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Every Duct Has A Bill
By George Porter
Lately energy conservation has been making the news everywhere
and I think it's time that we, as installers, put our two cents
in to try to save the consumer some money. How well a home is
installed has a tremendous amount to do with how much heating
or cooling it will consume in its lifetime. A few extra minutes
and a few extra dollars during installation could affect the savings
of thousands of dollars in the lifetime of the home. If there
was ever a time for installers to market an energy efficient installation,
that time is now.
If for a couple of hundred of dollars you can save the customer
thousands of dollars, then you will have created a product that
should place you in high demand in your area as an installer.
The good part is you don't have to invent anything new. All you
have to do is adopt a few procedures that have been in place in
other parts of the country and they are so easy and make so much
sense that it is scary.
For example, suppose the customer orders a home with R33 insulation
in the ceiling, he special orders 6" walls with R19, and
he has thermal pane windows throughout the house. Everyone would
have to agree that this is an extremely well insulated home. The
next time you install a home like this, check the R rating on
the crossover ductwork that carries all the air from one side
of the house to the other and lays under the home in a very cold
area. It is R5.5 and it drastically affects the temperature of
the air when it comes out the ductwork on the other side of the
home. A system is only as good as its weakest link and if you
have R33 in the ceiling, R19 in the walls and R11 in the floor,
and R5.5 on your ductwork, then you've got R5.5. All that's required
to change all this is have the ductwork be at least the R value
of the walls in the home. Not all homes have exterior crossover
ducts, but most of them do.
One of the projects I do is working for a local power company
inspecting manufactured homes with extremely high heat bills.
90% of all the cases boil down to three things, and we're talking
about heat bills that are four times higher than anybody elses
in the area. The number one reason for a high heat bill is that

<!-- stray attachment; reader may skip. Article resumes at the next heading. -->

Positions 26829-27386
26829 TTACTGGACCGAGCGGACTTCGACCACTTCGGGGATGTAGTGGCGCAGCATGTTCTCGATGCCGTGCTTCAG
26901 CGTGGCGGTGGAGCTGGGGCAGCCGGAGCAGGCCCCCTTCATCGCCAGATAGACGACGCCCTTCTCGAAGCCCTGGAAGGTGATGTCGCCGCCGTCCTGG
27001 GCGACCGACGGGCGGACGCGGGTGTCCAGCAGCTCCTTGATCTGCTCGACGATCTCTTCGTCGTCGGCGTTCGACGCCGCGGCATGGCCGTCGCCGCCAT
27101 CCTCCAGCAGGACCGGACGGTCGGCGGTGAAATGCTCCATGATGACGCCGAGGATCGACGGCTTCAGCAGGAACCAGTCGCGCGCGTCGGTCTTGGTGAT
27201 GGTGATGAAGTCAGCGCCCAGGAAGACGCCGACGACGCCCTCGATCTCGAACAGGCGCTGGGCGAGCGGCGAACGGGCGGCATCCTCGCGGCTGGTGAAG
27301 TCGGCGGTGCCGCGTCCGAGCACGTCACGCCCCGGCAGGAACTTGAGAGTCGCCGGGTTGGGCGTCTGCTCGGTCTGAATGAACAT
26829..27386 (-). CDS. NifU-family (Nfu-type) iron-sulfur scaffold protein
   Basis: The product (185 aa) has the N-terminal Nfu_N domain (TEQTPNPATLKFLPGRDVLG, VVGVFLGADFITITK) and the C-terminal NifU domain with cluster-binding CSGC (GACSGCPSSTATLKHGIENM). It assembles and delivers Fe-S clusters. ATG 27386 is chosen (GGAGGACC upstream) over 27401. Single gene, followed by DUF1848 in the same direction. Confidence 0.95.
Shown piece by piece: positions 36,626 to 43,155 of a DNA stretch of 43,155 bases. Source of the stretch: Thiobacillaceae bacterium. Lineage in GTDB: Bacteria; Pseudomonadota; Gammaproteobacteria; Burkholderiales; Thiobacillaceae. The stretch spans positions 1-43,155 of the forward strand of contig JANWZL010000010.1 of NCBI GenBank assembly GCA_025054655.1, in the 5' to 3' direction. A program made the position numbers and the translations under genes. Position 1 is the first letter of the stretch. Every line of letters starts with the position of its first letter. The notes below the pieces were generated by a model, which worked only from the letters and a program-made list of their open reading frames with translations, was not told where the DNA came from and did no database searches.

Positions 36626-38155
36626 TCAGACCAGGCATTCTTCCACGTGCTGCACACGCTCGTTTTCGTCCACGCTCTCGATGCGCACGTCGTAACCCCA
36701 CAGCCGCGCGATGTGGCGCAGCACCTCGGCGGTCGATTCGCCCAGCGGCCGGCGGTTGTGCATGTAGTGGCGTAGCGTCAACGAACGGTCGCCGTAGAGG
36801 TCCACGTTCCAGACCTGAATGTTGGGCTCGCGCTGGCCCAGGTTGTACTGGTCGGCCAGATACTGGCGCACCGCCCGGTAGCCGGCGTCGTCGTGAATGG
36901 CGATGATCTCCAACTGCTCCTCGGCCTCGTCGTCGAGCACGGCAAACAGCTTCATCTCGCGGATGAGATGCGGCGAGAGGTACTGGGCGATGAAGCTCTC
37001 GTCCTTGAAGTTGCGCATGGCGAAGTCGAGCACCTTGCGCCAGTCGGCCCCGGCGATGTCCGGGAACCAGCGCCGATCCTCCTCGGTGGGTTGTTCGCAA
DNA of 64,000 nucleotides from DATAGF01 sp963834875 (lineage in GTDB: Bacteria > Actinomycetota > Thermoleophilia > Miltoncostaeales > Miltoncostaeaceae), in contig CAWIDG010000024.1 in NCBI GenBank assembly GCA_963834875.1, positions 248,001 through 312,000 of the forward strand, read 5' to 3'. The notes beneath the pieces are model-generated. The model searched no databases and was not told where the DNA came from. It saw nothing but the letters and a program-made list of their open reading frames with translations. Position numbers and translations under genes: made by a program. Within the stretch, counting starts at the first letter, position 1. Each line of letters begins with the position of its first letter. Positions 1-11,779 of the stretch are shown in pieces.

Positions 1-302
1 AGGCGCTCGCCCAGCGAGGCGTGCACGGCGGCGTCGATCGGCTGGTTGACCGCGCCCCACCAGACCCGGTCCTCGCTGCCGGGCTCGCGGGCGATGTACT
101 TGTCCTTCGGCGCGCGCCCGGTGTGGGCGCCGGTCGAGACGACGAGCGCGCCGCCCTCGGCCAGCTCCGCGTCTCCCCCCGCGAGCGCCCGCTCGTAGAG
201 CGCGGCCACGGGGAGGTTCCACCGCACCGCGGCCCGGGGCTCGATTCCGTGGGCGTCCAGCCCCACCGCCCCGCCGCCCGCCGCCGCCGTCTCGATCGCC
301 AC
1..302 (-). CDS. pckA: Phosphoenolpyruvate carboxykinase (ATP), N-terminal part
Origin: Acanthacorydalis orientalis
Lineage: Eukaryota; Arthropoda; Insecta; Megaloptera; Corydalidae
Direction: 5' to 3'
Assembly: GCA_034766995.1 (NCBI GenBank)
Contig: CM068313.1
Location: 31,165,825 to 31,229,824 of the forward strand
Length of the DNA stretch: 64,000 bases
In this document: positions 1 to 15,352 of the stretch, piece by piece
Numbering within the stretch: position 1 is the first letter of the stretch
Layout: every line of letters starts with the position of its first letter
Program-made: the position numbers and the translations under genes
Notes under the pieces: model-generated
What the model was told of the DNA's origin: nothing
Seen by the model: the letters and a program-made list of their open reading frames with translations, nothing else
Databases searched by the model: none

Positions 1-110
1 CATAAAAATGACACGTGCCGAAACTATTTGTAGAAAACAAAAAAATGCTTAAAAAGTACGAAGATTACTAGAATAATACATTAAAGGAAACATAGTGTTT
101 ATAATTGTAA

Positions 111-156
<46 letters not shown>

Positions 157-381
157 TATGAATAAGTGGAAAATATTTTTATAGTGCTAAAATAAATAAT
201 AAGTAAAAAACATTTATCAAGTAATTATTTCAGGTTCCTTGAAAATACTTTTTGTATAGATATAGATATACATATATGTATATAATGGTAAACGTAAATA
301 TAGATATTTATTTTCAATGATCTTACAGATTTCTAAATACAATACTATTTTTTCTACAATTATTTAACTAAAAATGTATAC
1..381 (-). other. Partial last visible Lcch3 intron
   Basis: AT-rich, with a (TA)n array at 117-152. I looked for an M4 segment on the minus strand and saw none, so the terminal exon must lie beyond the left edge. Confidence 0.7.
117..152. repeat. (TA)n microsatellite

the ductwork has fallen off. The number two reason is the hot
water heater is set on 160 or 170, and the number three reason
is a dirty filter in the furnace.
As installers, we can't keep coming back changing the filter
for the homeowner. That's something he'll just have to learn to
do himself. But we can sure keep that ductwork from falling down.
When you install ductwork, bear in mind that what you do should
last forever, not just a year or two or three. That ductwork should
remain air tight, insulated and intact for the entire life of
the home. If, after a few years, some cheap duct tape dries out,
loses its adhesion and allows the ductwork to fall away from the
home, those people will use more energy in one month than ten
rolls of extremely high quality metal faced duct tape, and it
takes no longer to install it than it would with the cheap stuff.
There are many ways to properly connect ductwork on crossovers.
One of the best I have seen is using nylon zip ties, then wrapping
the entire connection with a heavy metallic duct tape and then
installing no less than four sheet metal screws through the metallic
duct tape into the metal duct from the home. Care should be taken
that these screws are installed below the nylon band installed
underneath the duct tape. You can increase the R value of ductwork
by simply wrapping it, usually with a heavy foil backed role of
insulation, covering it with heavy black Visqueen and securely
taping the whole thing with a high quality duct tape.
I have seen ductwork that consisted of little more than dryer
hose with heat tape insulation wrapped around it. The heat loss
on a 10 foot run of this stuff is probably near 50%. Ductwork
should not be laying on the ground. It should be as straight and
direct as possible and heavily supported underneath so that it
cannot develop sags to restrict the flow of air and cause condensation
to form when air conditioning is running.
There's probably also a tremendous market to retrofit already
installed homes with this kind of a crossover system. It pays
for itself handsomely and immediately. The air exiting on the
other side of the home may be as much as 10 to 15 degrees warmer
than it was before the ductwork was resealed and re-insulated,
and that's just for ductwork that isn't insulated. If the ductwork
has fallen off, there is no end to the savings that can be had
over that situation.
Give it some thought! As we said, every duct has a bill. Let's
hope the ones you install are low.